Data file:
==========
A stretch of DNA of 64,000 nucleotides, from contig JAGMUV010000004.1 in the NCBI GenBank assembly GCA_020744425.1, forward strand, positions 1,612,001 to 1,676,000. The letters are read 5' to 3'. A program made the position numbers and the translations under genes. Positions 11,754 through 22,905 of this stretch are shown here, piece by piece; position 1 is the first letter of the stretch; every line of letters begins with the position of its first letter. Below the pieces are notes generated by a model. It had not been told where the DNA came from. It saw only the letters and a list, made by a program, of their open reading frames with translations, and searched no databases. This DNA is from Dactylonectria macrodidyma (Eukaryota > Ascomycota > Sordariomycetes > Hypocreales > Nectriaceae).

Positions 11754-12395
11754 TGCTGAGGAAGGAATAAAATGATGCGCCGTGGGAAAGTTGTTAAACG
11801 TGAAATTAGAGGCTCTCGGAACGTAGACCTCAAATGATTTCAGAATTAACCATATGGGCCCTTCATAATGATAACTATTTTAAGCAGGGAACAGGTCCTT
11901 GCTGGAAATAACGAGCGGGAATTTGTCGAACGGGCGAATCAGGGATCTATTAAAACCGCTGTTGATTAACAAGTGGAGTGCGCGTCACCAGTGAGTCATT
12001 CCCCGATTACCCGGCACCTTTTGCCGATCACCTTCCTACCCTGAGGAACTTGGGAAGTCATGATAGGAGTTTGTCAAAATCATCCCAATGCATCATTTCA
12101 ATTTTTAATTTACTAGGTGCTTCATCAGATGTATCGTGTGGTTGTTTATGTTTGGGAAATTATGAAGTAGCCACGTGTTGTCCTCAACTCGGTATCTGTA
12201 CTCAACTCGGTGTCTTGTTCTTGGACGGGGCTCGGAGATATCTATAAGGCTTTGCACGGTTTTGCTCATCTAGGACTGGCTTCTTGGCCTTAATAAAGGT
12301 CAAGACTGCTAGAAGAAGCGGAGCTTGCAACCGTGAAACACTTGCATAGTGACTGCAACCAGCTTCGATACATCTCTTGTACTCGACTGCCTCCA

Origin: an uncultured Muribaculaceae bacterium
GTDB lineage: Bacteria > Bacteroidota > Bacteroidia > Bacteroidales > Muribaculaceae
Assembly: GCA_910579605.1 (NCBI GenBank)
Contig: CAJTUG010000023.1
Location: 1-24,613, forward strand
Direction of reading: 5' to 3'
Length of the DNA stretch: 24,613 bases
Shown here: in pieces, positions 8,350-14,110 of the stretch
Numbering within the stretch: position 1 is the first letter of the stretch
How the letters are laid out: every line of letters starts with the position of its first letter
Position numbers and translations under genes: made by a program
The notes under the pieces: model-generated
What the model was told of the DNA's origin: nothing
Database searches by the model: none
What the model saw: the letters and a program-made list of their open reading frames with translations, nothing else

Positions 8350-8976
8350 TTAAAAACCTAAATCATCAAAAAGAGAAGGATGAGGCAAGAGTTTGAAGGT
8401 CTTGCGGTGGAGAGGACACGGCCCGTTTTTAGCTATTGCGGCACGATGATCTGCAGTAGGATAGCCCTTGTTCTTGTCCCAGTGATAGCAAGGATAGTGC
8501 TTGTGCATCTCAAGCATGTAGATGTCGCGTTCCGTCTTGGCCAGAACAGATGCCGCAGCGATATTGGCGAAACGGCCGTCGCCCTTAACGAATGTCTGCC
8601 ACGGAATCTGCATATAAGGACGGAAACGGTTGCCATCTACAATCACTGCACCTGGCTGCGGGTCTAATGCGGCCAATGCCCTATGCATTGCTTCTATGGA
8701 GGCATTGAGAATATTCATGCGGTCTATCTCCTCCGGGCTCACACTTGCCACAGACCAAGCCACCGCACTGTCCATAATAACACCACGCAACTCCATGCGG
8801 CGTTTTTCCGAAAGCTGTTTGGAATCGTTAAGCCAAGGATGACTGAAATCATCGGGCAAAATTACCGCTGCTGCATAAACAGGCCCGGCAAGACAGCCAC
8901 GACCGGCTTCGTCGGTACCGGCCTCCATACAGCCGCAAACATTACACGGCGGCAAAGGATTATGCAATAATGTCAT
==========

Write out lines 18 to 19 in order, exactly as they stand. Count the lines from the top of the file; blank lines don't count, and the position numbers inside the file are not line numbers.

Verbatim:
Numbering within the stretch: position 1 is the first letter of the stretch
How the letters are laid out: every line of letters starts with the position of its first letter